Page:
Kip Moore Cut-By-Cut

Up All Night

Kip Moore photo by Stephen Shepherd, courtesy of UMG Nashville.

1. "Drive Me Crazy"
(Kip Moore and Keifer Thompson)

"I wrote this with Keifer Thompson from Thompson Square. We happened to be talking about first times that particular day. We were talking about high school days and the places that you went and the time that you shared. Most everybody from high school can think of one person that they shared their high school days with. That is usually when your first times happened.

"That led to us realizing that so many things were your first times with that person. In high school, a girl I was seeing didn’t have the most desired home life. There was some anger about that with her, having to grow up fast and acting older than she was. Sometimes I would butt heads with my family or whatever. When I look back on it, I realize that they were trying to communicate with me. But at the time, my relationship with her provided us both with a safe harbor from our worlds, a getaway car from everyday life.

"This song is about two teens finding refuge in each other. We were able to block out the outside world. When we got together, that pent-up frustration would come out in a physical way. We understood each other because we both had those feelings pent up. It is how we connected on that level and why the spark was there between the two of us. It was quick and fleeting, fast and furious, while you were in it. But that is who I shared some first times with and then it was gone."

2. "Beer Money"
(Kip Moore, Blair Daly and Troy Verges)

"Blair Daly said, ‘I’ve got this title ‘Beer Money,’ but I don’t know exactly what to do with it.’ We laughed and joked around about the idea. I know where I grew up in south Georgia, nobody had any money in high school. It was a lot of middle-class to lower-class kids that we all ran with together. That is what the weekends were about: there was nowhere to go and there were no clubs, so it was all about who has the money to come up with the beer and where can we go. It was the same thing in college: you are holding out spending money on food so that you’ve got enough money that weekend to go to the beer store and have a good time. I think that is the way small-town America still is everywhere. Until you get a certain age and start working a job that pays you some money, you are just trying to keep that last little bit of money together to have some beer money for the weekend.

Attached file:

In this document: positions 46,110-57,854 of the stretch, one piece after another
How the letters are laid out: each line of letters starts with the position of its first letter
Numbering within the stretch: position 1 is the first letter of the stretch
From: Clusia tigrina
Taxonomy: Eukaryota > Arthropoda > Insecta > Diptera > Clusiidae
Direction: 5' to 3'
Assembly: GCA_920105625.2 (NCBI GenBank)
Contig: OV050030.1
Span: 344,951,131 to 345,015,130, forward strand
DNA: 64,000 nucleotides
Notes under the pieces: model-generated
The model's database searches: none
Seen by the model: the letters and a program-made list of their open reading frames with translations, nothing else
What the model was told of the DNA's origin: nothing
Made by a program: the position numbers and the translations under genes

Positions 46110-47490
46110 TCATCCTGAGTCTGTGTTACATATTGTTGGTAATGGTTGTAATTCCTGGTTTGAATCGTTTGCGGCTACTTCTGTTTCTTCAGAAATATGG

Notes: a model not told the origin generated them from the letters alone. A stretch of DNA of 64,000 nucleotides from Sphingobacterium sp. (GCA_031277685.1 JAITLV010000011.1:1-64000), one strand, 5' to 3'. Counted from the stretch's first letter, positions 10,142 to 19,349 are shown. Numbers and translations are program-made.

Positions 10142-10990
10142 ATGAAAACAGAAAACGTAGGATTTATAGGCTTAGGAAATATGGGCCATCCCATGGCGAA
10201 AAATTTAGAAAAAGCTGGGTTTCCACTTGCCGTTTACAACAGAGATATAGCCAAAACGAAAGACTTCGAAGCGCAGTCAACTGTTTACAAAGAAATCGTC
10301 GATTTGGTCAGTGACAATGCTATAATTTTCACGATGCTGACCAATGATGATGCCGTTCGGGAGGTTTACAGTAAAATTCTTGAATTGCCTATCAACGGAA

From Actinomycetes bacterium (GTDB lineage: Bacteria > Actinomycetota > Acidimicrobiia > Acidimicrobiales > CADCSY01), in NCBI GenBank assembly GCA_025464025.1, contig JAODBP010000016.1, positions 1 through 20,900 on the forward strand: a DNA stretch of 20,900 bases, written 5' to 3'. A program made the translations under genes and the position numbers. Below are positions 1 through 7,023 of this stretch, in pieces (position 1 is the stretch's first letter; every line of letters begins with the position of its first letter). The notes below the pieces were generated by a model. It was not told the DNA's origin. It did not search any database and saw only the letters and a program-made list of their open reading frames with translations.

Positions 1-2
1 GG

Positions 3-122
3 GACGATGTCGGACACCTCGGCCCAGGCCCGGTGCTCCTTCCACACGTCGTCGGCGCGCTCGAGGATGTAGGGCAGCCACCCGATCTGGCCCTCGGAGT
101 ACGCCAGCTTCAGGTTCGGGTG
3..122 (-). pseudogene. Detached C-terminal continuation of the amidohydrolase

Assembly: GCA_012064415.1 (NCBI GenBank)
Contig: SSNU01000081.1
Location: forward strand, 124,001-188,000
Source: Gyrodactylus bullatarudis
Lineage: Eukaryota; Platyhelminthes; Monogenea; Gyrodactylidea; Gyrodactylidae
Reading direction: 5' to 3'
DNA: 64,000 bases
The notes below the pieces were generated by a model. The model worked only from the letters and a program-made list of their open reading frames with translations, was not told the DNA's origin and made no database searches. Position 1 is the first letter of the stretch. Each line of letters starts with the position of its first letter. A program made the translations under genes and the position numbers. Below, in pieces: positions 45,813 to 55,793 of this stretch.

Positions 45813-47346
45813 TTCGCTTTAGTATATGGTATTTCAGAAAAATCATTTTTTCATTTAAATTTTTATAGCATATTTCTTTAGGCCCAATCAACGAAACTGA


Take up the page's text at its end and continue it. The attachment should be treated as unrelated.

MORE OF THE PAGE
"I think the title completely throws you off from what the music is, and I like that about it. When you look at the title, the music is a very unexpected twist. It’s an easy-going feel-good song for people who are sitting in that town with nothing to do. That is the town that I grew up in. There was nothing to do, nothing to choose from, and a lot of times you felt like banging your fist against the wall, and the only release that you had was the weekend to go have a good time with your friends and your girlfriend, and you wanted to go and have some beers. That is what the song is. It’s just a feel-good release of that small-town America life and what it’s like growing up."

3. "Somethin’ ‘Bout a Truck"
(Kip Moore and Dan Couch)

"That fell into our laps after we had already written a song that day. Dan started walking out of the room while I was playing that groove to the song. I thought he was gone, but he popped his head back in the door and he spit out the first line. We sat down and started goofing around. He called his wife and said, ‘I’m going to be about an hour late.’

"The cool thing about Dan is that he will let me run with things that other writers might not let me run with. We wrote four verses before the chorus ever came out. But it ended up making the song unique. We kept kind of building on the theme.

"I think anybody that comes from a small town has lived that song. I lived that song 5,000 times growing up. When you are from a small town like I am, there’s not a whole lot to do. You have to make your own fun and there’s a lot of sitting in fields, and a whole lot of Bud Light and fishing poles. It’s real hot in south Georgia, so all of the girls were wearing sundresses. It was all you needed back then – a truck bed, beer, a radio and good company with you. It’s a fun song that everybody lived at a young age."

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